I am no longer blogging here at Little Nuances, but I would love for you to join me on my author website www.leewarren.info.

Wednesday, February 07, 2007


I installed Microsoft Outlook on my laptop recently so I could sync it with my Blackberry. Outlook is a memory hog, so it was causing my computer to run super slow. I decided that I needed to double my RAM, so I packed up my laptop on Saturday and jumped into my car. I knew where I was going to go—a little computer fix-it shop called Computers To Go. Late in my Dad’s life, he got involved in computers and more than once we’d hit Computers To Go on a lazy Saturday afternoon just to see what they had to offer. He liked the place and trusted the guys who ran it.

I haven’t been to that store since Dad died nearly seven years ago. As I pulled into the parking lot of the strip mall where the store is located, I remembered another place we used to hang out on occasion. Once a month, a bunch of local computer retailers would hold a computer show in a community center and Dad and I attended it three or four times. Sometimes we’d come home with floppy disks (remember those?) or some software program that we’d been eyeballing for a while. But mostly we just looked and talked, both to each other and to various vendors.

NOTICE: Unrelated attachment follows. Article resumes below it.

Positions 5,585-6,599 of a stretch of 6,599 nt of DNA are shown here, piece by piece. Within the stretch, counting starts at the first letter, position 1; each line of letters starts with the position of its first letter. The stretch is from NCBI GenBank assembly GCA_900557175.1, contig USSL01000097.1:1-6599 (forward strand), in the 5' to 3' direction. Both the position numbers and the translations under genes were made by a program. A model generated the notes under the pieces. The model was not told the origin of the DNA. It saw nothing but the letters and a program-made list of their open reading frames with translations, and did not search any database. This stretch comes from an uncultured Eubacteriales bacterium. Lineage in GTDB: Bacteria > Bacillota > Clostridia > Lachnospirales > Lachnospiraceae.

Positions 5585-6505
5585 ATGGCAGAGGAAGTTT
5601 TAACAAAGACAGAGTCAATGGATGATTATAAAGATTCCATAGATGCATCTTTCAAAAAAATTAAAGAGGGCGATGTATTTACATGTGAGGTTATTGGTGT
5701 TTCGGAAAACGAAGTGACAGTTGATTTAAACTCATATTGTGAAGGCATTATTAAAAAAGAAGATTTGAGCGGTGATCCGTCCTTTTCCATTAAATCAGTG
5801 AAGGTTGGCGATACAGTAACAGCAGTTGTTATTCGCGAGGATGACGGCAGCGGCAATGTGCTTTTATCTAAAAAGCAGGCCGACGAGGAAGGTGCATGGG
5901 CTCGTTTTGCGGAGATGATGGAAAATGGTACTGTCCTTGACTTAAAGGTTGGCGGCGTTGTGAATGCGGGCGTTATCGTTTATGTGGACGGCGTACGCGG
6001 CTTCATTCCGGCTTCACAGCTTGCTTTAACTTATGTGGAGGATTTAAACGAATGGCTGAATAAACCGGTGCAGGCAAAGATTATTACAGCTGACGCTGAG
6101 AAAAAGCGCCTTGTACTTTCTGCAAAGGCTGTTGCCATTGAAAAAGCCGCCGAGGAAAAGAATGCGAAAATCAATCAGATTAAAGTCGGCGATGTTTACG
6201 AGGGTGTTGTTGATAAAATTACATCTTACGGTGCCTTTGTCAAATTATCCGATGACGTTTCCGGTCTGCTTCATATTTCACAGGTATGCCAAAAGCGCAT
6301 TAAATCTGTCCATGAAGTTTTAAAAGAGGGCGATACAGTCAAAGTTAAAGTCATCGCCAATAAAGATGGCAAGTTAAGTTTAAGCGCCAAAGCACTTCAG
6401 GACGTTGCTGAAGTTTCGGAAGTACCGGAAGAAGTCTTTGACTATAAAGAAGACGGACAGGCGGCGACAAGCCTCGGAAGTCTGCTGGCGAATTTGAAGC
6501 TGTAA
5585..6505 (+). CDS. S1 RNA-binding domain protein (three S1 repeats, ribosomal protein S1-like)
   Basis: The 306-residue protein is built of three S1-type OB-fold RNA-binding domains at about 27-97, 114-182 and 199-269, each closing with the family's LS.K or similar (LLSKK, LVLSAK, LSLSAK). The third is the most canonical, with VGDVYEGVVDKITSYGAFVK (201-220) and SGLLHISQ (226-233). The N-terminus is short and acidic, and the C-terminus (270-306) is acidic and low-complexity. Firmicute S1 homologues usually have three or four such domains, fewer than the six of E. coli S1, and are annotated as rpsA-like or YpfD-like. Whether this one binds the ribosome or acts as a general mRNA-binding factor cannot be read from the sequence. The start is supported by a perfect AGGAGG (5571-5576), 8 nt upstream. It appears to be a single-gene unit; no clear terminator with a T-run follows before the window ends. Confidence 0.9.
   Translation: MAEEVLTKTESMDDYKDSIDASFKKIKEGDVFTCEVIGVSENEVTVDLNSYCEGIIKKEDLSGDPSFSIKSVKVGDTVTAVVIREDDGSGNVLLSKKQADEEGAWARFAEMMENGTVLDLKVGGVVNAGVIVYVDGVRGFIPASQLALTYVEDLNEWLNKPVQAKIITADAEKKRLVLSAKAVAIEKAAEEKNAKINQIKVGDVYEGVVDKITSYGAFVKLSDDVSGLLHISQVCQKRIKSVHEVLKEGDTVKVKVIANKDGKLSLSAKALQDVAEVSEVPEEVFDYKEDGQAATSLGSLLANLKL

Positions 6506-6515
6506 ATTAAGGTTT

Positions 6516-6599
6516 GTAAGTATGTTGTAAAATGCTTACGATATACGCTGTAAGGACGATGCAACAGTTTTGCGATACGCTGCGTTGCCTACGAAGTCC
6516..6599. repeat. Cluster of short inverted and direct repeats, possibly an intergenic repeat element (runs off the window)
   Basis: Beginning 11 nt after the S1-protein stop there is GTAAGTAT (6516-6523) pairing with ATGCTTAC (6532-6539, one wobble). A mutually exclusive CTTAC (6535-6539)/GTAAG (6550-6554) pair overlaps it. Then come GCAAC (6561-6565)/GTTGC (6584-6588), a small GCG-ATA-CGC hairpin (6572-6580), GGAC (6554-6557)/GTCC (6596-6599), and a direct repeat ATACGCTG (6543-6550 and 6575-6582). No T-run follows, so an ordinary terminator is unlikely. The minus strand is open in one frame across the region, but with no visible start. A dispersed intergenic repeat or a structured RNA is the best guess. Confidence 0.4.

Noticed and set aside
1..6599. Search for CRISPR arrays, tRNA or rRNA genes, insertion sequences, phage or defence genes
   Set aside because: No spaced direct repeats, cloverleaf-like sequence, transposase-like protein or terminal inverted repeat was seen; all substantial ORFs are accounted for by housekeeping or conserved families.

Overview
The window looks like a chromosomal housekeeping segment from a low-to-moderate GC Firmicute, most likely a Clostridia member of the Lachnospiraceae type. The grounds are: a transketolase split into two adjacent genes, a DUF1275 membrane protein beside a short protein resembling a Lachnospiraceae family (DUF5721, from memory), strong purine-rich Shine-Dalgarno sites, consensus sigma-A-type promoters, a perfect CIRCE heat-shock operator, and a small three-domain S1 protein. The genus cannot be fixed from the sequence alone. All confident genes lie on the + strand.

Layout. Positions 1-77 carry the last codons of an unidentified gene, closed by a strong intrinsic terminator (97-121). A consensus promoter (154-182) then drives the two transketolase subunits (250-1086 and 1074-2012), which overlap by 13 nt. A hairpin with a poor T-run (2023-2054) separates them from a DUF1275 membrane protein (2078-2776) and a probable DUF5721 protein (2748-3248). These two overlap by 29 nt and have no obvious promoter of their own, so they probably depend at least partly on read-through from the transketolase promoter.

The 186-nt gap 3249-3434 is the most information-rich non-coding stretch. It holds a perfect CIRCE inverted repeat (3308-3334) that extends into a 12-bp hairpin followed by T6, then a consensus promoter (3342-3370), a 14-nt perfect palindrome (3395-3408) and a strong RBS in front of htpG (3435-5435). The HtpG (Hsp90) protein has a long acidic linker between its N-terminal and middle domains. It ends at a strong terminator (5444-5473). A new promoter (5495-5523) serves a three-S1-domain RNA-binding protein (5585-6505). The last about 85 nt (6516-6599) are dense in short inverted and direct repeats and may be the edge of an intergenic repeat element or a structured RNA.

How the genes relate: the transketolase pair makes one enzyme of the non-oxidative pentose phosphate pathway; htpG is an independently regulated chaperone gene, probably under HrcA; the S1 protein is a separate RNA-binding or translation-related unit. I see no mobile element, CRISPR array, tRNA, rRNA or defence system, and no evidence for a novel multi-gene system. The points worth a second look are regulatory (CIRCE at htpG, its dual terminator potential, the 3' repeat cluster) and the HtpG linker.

During one computer show (probably in 1999), shortly after I started writing for publication, I was thinking about purchasing my first laptop computer. I didn’t know much about laptops at the time. I just knew that I wanted it to come with Microsoft Word since that’s what most publishers expected writers to use. As you probably remember, laptops were extremely expensive back then and I figured I wouldn’t be able to afford one for quite a while. My PC worked just fine, but Dad was thinking long term.

We saw a table with laptops on it and we both stopped there to toy around with them. Dad started asking the vendor about the specifications. The laptops were refurbished and weren’t anywhere near the latest in technology. Dad and the vendor went back and forth on a price for one of the machines and before I knew it, Dad pulled me aside and put three hundred dollars into my hands and told me that I should buy the laptop he’d been talking to the vendor about.

I went back and asked the vendor some more questions. The laptop didn’t come with much software and it didn’t come with Microsoft Word (which was several hundred dollars at the time if you bought it new). I talked to Dad about it a little more and he agreed that it might be best if we didn’t get the machine because it was so old and didn’t have what I needed. I thanked him profusely though because I know that he didn’t have much money at the time. Looking back now, I realize that he might have been offering me everything he had.

With that in mind, you can imagine how difficult it was for me to walk into the Computers To Go store this past weekend without him. They were busy, but I bought some RAM and as one of the guys was installing it, I asked him if he remembered my Dad. He didn’t, but said he might if he saw him. I thanked him for their service (which was excellent—Dad was right) and drove home, thankful for the gift of memories.


Related Posts Plugin for WordPress, Blogger...